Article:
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I have scoured the internet as best I can for this problem, but I am completely shafted by the keyword !binary as search engines (including stackoverflow's internal search!) strip the exclamation mark.

I am working through the Rails tuorial at http://ruby.railstutorial.org - whcih has for the most part been an excellent resource. One of the useful things that I have at the bottom of my application.html.erb page is:

<%= dump(params) %>

I am told that a particular scenario should output the following:

--- !map:ActiveSupport::HashWithIndifferentAccess
commit: Sign in
session: !ActiveSupport::HashWithIndifferentAccess 
  password: ""
  email: ""
authenticity_token: BlO65PA1oS5vqrv591dt9B22HGSWW0HbBtoHKbBKYDQ=
action: create
controller: sessions

Instead I get the following:

--- !ruby/hash:ActiveSupport::HashWithIndifferentAccess
!binary "dXRmOA==": ✓
!binary "YXV0aGVudGljaXR5X3Rva2Vu": ItPS/PZ+avYOGD2ckict1urJpatw1HinrVyk385/Yt8=
!binary "c2Vzc2lvbg==": !ruby/hash:ActiveSupport::HashWithIndifferentAccess
  !binary "dXNlcm5hbWU=": ''
  !binary "cGFzc3dvcmQ=": ''
!binary "Y29tbWl0": Sign in
action: create
controller: sessions

Which is far less helpful.

I am assuming that rails has the option of outputting data as it is in memory (i.e. binary form) or it can decode the data and display it in plain text.

I am obviously getting the correct data, just in the wrong form.

The question is how do I get the plain text version?

The second question is why the heck does a site like stackoverflow not have a mechanism to include special characters in searches? Fundamental Fail IMO

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Also, calling debug() onobjects other than params seems to work ok. –  Chris Noldus Mar 9 '12 at 1:17
mu: its already been asked there several times - I just ffelt like griping as it appears no one is actually interested in a solution –  Chris Noldus Mar 9 '12 at 1:17
It seems that it is just the keys that are encoded if that helps. –  Chris Noldus Mar 11 '12 at 21:17
What happens if you leave the UTF-8 checking out of params? –  mu is too short Mar 11 '12 at 21:30
How would I remove the UTF-8 checking from params? Sorry I am a bit of a rails n00b –  Chris Noldus Mar 11 '12 at 21:52

3 Answers 3

Can you try changing from .dump to .inspect like this?

<%= params.inspect %>
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Thats much better, I'd still like to know why the keys in .dump are base64 encoded. –  Chris Noldus Mar 29 '12 at 8:07
Just a note on the bounty - I will wait a few more days for someone to answer the question of why .dump is being encoded and how to fix it, but if no answer is forthcoming I will award it to this answer which is at least somewhat helpful. –  Chris Noldus Mar 29 '12 at 20:34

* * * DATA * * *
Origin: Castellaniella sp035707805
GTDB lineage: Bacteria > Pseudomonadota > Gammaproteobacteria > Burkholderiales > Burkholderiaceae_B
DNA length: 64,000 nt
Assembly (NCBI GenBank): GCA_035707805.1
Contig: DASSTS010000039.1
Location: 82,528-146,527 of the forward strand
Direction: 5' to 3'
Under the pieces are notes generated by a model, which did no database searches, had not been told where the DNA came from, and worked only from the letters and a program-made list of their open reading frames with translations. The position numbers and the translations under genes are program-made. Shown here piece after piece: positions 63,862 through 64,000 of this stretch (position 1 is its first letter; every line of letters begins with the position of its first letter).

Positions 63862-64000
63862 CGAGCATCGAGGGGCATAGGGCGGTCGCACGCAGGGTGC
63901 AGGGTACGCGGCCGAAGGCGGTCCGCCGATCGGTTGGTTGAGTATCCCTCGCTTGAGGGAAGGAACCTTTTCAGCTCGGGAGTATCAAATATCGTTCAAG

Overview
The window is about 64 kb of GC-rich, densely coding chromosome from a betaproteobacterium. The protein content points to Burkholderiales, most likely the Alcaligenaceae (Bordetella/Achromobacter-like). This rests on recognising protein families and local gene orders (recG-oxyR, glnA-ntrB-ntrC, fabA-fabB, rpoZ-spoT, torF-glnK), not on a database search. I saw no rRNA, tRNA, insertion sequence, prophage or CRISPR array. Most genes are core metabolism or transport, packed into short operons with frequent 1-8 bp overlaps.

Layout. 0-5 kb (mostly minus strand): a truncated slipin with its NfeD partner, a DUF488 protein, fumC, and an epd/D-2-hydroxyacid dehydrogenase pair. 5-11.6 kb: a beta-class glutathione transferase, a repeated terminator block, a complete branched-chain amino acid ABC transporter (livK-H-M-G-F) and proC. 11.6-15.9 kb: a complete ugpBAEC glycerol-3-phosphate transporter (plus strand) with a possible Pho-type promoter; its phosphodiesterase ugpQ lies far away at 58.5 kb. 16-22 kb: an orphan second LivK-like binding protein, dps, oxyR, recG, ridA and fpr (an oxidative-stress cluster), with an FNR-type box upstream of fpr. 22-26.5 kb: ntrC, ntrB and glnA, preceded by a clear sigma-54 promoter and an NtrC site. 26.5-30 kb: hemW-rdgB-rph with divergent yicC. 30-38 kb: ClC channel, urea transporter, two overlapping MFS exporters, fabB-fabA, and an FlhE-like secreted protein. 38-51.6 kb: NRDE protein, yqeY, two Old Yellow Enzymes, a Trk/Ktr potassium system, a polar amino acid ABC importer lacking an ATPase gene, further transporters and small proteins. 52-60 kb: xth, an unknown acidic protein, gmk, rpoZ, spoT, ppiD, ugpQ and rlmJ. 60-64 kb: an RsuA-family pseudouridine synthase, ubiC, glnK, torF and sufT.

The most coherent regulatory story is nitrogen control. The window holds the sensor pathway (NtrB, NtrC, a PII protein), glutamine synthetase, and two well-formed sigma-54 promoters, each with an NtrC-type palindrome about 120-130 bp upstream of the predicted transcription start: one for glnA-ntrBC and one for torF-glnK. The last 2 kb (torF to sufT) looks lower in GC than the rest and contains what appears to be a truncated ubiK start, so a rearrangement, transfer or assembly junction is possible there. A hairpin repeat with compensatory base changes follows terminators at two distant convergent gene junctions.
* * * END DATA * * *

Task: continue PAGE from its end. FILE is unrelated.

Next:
Well done - you just scored yourself my first bounty :) –  Chris Noldus Apr 1 '12 at 21:21
Thanks Chris! In case it helps to know, Rails sometimes stores hash keys as base64 because it's the most convenient way to store hash key blobs in a text field of a database. For example, the Rails default session store does automatic base64 encoding. I don't know if that's what's happening with your params, yet perhaps it's a lead for you. –  joelparkerhenderson Apr 1 '12 at 23:53

I believe that's the string encoding for the key which is oddly represented as !binary even though there are no non 7-bit ASCII characters in there. The values are encoded as base-64 to render them in plain-text:

# => ["utf8"] 

This could be an artifact of your environment where the default string encoding is irregular.

share|improve this answer
My application.rb file has: config.encoding = "utf-8" There should be no non-utf-8 characters anywhere in the system. even if what you say is try, this doesn't help me get the actual data in a plaintext form. –  Chris Noldus Mar 9 '12 at 1:14

This is definitely too late to help you, but hopefully others that are coming to this question while working through the Michael Hartl's Rails Tutorials may find it helpful.

The Rails Tutorials 2nd edition uses the sqlite3 1.3.5 gem.

This answer explains the differences of how the stuff parses out... YAML output from rails console

It worked for me -- I upgraded the sqlite3 gem to 1.3.6 in my Gemfile, ran bundle install and killed/restarted the rails server. After that, the !binary is changed back to the text-based keys you would expect.

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